Other scientists say the results are impressive but not quite airtight. “They are very beautiful from an experimental point of view, but there are too many assumptions,” says Anton Zeilinger, a physicist at the University of Innsbruck in Austria. For example, no one is sure that a moving piece of paper is, in fact, as good as a moving detector.

    The experimenters also assumed, as most physicists do, that the photon chooses its quantum state at the moment it strikes a detector. In some formulations of quantum mechanics, however, the photon makes its choice at other points in the experiment—even as late as the time when a conscious being finally looks at the data on the computer. Zeilinger hopes to narrow the possibilities, perhaps by inserting rapid, randomly activated switches into the experimental setup.

    However they interpret the results, scientists agree that the Geneva experiments are a technological feat. “This is, in a certain sense, a new line in experimental work,” says Suarez. “You are putting quantum mechanics in a relativistic frame.”

  12. MATHEMATICS

    Why Double Bubbles Form the Way They Do

    1. Barry Cipra

    Need to entertain a child? Try blowing soap bubbles. Need to keep a mathematician busy? Just ask why bubbles take the shapes they do. Individual soap bubbles, of course, are spherical, and for a very simple reason: Among all surfaces that enclose a given volume, the sphere has the least area (and in the grand scheme of things, nature inclines toward such minima). On the other hand, when two soap bubbles come together, they form a “double bubble,” a simple complex of three partial spheres: two on the outside, with the third serving as a wall between the two compartments. Scientists have long considered it obvious that double bubbles behave this way for the same minimum-seeking reason—because no other shape encloses two given volumes with less total surface area. But mathematicians have countered with their usual vexing question: Where's the proof?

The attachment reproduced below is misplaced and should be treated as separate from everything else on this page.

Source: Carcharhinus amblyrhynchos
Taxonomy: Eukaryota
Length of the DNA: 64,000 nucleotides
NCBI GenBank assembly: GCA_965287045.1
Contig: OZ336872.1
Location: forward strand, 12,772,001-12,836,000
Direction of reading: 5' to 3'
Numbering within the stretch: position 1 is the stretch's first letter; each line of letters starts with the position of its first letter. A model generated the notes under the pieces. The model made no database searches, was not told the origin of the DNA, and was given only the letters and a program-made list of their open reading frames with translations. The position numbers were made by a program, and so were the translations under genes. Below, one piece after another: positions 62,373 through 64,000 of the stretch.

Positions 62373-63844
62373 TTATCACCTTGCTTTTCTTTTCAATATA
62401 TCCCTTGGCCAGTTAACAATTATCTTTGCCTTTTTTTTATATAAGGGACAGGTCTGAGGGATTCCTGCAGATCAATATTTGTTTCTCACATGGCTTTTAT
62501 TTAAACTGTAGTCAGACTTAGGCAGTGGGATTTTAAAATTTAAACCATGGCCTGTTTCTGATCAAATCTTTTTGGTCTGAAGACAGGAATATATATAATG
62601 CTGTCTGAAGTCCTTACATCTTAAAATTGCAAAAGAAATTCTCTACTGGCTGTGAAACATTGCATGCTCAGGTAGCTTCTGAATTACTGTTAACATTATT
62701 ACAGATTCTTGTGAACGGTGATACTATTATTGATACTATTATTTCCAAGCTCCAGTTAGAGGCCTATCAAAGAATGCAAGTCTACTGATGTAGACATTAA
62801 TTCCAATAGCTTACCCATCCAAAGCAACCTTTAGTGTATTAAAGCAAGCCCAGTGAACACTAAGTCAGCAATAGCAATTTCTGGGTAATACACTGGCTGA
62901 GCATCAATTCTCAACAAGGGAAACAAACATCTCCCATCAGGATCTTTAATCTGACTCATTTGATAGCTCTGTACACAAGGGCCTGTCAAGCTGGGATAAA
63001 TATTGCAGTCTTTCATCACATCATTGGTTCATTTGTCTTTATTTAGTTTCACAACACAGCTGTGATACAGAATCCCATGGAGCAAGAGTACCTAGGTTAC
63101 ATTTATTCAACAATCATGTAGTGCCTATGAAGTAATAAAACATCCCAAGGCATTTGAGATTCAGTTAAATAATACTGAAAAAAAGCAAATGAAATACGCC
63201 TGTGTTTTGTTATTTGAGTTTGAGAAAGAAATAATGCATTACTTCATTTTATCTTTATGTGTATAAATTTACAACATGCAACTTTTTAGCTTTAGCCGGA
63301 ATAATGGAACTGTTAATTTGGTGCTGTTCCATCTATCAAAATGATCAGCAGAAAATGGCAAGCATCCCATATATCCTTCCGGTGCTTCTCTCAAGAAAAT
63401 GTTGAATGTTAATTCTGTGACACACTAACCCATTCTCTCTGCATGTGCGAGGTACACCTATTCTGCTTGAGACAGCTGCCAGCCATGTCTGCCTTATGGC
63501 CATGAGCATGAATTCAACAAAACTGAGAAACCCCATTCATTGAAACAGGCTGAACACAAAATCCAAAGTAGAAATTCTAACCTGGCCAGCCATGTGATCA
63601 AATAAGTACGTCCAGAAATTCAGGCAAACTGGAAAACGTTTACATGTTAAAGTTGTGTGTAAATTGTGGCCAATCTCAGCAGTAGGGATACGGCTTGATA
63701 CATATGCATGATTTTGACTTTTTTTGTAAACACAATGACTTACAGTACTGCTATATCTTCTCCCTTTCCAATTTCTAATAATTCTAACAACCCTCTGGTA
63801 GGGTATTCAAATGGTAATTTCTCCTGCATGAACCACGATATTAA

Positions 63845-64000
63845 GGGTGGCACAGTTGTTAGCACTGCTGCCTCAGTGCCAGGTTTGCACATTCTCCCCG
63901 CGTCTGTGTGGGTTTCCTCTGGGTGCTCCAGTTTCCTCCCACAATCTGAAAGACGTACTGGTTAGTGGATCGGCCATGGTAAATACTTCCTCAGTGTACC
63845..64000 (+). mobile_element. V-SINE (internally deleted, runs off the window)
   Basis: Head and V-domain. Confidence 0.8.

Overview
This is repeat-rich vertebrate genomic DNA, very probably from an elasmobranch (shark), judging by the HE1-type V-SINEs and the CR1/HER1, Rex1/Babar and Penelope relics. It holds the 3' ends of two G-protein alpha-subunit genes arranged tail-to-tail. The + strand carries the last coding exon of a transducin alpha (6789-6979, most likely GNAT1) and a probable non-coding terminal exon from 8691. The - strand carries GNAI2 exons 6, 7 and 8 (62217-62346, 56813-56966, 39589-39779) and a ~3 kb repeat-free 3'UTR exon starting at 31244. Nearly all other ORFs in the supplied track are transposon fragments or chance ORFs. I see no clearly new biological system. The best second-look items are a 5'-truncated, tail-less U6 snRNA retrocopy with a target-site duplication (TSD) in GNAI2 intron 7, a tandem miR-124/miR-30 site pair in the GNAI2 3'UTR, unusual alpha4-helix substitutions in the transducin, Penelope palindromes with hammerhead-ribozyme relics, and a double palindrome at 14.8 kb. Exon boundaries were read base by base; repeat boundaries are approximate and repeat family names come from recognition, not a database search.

Now they have it. An international team of four mathematicians has announced a proof of the double bubble conjecture. By honing a new technique for analyzing the stability of competing shapes, Michael Hutchings of Stanford University, Frank Morgan of Williams College in Williamstown, Massachusetts, and Manuel Ritoré and Antonio Ros at the University of Granada have shown that only the standard shape is truly minimal—any other, supposedly area-minimizing shape can be ever so slightly twisted into a shape with even less area, a contradiction which rules out these other candidates.

    What other shape could two bubbles possibly take? One candidate—or class of candidates—has one bubble wrapped around the other like an inner tube. But it could be even worse: Mathematically, there's no objection to splitting a volume into two separate pieces, so it's possible that siphoning off a bit of the central volume and reinstalling it as a “belt” around the inner tube would actually reduce the total surface area. And conceivably, then, siphoning a bit of the inner tube and placing it as a band around the belt would lead to smaller area yet, and so forth. There's not even any obvious reason that the true, area-minimizing double bubble can't have “empty chambers”—enclosed regions that don't belong to either volume.

    Just about the only thing that's (relatively) easy to prove is that the solution must have an axis of symmetry—in other words, it can't have lopsided bulges. Hutchings took the first big step toward ruling out the more bizarre possibilities in the early 1990s. He ruled out empty chambers and showed that the larger volume must be a single piece. Besides the standard double bubble, his results limited the possible solutions to ones consisting of a large inner tube around a small central region, perhaps with a set of one or more belts circling the outside. Hutchings also found formulas that provide bounds on the number of belts, as a function of the ratio of the two volumes. In particular, if the two volumes are equal, or even nearly equal, there can be no belts, so the only alternative is a single inner tube around a central region.

    Based on Hutchings's work, in 1995 Joel Hass of the University of California (UC), Davis, and Roger Schlafly, now at UC Santa Cruz, proved the double bubble conjecture for the equal-volume case. Their proof used computer calculations to show that any inner tube arrangement can be replaced by another with smaller area. “Ours was a comparison method,” Hass explains. He and Schlafly found they could extend their results for volume ratios up to around 7:1, but beyond that the possible configurations to be ruled out became too complicated.